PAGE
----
Wednesday, April 15, 2009

The Adjunct Question

As some of you might now, I am involved in trying to convince the local AAUP chapter to include adjuncts (not even all adjuncts, merely those who meet a minumum average teaching load over a couple year span). The process has taken all year and soon there will be a vote. It is exciting and frustrating at the same time. Because it is my nature I am skeptical that the Chapter will vote in favor of the measure, but I also hold out hope that there is (dare I say it?) a "silent majority" out there who are sympathetic to the position of adjuncts.

There is a lot I could comment on (and likely will in coming days), but for now I will limit it to the conservative critique. Conservative pundits and commentators commonly point to liberal elites who have "taken over" academia. Hogwash I say. It is amazing how conservative "liberals" get when it might affect their own wallet. Trotsky in the classroom, Pinkerton in practice. Ugh. I will leave it there.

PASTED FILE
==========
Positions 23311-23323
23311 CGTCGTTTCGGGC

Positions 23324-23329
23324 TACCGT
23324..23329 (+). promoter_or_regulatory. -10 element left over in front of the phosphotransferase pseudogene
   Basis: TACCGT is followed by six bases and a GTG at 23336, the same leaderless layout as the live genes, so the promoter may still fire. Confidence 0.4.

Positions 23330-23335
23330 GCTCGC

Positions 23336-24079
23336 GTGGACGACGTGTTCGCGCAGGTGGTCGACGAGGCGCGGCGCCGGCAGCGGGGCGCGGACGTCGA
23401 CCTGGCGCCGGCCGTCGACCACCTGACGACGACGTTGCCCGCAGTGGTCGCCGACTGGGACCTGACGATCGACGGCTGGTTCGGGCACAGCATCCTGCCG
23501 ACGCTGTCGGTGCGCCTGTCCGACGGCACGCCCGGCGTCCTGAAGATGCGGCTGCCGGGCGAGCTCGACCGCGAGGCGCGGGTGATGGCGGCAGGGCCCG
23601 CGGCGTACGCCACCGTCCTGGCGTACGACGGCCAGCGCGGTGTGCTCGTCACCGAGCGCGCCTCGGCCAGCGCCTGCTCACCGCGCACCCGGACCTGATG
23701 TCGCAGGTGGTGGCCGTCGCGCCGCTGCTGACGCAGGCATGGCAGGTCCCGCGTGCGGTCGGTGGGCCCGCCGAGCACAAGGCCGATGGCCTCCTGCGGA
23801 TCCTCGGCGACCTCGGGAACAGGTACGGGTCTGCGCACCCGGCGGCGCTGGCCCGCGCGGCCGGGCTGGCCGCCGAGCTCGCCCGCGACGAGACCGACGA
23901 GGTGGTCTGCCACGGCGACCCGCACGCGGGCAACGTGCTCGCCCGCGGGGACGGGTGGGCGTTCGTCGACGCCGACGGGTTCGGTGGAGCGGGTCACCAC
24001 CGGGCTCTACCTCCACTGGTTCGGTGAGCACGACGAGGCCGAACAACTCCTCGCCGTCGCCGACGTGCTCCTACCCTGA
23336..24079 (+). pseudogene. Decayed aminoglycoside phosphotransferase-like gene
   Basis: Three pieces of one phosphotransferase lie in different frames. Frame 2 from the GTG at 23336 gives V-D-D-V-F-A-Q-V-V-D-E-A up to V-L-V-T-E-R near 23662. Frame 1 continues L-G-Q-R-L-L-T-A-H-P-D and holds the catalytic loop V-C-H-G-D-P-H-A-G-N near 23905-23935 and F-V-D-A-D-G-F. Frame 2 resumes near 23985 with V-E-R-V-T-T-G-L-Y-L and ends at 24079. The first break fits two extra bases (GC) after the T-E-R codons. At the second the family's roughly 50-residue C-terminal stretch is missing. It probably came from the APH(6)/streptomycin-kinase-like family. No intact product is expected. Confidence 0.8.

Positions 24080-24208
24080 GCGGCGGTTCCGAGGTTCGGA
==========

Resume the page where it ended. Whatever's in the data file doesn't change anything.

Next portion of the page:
The Daft Laird said...

Check out this insightful--and maddening--op-ed from the Times:

Teacher Scholar said...

There are some good points in the op-ed, but it does seem very based on pragmatic learning. Isn't there a value in learning about something which you will never use practically and could not easily fit in such categories?

Also . . . abolish tenure? Certainly some faculty abuse it, but having it is still vitally important to prevent administrative harassment, and may become even more so in the future.

For an example in the most recent issue of _Academe_, see the case of Prof. Ekow Hayford at Stillman College.

This does not even consider national political issues.

The Daft Laird said...

A post over at Historiann about the contingent faculty situation:

The post reminds us too that, for a variety of reasons, women are disproportionately represented among contingent faculty.